The power of shared experience and local lockdowns

Anna Roughley

Head of Insight & Support

With every aspect of life disrupted as we learn to live side-by-side with a global health emergency, there has never been a more important time for financial service firms to provide reassurance, continuity and tailored outcomes for individual customers and businesses. How can banks ensure their teams are providing this level of service to every customer?

The introduction of a new tier system and local lockdowns is causing confusion for communities as measures are implemented across the UK at varying levels. As a result, the challenge facing firms and their frontline staff is greater than ever before. Having an awareness of the various rules under the tier system and how they are affecting different areas is a challenge but one that will set firms in good stead as they consider the differing customer impacts and needs.

Branch and call centre teams are likely to have different customer experiences as the country transitions though tiers.  Tier three is similar to the original lockdown period and banks should therefore be better placed to implement the changes required to adapt to the restrictions this time round.  Many have taken lessons learned on board through post implementation reviews, but what else can banks do to make sure that their frontline staff are equipped to guide businesses and personal banking customers through the new normal?

Using the branch network as an example, those operating within a tier three community will likely feel the intensity of the impact to the local customer base. New vulnerabilities are emerging, those that may not have been vulnerable before may now be, businesses are trying to find ways to survive and mental health and well-being concerns mount in the face of isolation.

Creating virtual branch communities at tier level provides the opportunity for the network to quickly identify and share new trends and emerging risks in relation to customer impacts and operational challenges. This forum also allows the community to share insights and innovation around how these have been overcome, such as proactively supporting customers and keeping branches open.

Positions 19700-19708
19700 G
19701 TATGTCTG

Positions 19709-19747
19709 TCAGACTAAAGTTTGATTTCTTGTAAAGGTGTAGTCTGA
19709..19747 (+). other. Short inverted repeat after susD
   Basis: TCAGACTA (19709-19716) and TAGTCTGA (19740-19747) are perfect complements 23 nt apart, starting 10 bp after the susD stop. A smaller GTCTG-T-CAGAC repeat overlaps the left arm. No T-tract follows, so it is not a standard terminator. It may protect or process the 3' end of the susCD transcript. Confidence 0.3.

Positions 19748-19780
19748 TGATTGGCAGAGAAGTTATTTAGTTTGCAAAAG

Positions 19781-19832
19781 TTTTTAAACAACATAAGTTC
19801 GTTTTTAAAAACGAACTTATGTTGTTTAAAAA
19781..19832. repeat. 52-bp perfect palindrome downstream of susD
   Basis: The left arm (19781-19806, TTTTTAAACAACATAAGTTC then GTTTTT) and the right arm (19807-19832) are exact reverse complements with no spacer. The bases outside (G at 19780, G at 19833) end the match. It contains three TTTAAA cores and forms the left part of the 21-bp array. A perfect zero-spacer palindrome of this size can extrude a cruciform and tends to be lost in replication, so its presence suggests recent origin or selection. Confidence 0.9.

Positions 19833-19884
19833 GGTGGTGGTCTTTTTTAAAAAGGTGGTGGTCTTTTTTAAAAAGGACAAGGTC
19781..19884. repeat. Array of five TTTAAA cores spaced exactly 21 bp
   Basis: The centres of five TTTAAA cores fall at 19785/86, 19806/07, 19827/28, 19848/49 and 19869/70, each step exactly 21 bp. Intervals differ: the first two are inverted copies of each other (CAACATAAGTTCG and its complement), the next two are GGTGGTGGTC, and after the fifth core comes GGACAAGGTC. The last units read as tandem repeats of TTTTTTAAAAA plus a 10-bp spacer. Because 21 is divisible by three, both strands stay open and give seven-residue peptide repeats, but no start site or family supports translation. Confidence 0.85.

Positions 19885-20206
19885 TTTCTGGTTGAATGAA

Not only could a ‘virtual hub’ offer agility in respect of sharing tried and tested solutions or experiences, it also provides the support network for employees to explore suggestions on current challenges they face.  Collating key points from these should be provided within the feedback loop to management and the second line, highlighting how the restrictions are impacting personal and business customers.  This creates a support structure to other transitioning branches as they move into a new tier. Insights and a ‘knowledge pack’ could be swiftly shared outlining what they may expect in this new stage.

A similar model could be implemented by relationship managers in business teams who will have a wealth of first-hand experience of the impacts of COVID, invaluable to other relationship managers and teams who could be based hundreds of miles away.  Key information could also be drawn upon and provided to contact centres who are managing high volumes of calls from customers across the country in various tiers, affected in very different ways.  Importantly, customers seeking assistance via digital channels, such as web chat, should also benefit from the insights gathered and disseminated.

As we continue to navigate this landscape, moving through the many iterations of the new normal, banks must support their people. The power of shared experience, learning and listening creates a much needed sense of community during uncertain times for both colleagues and customers.

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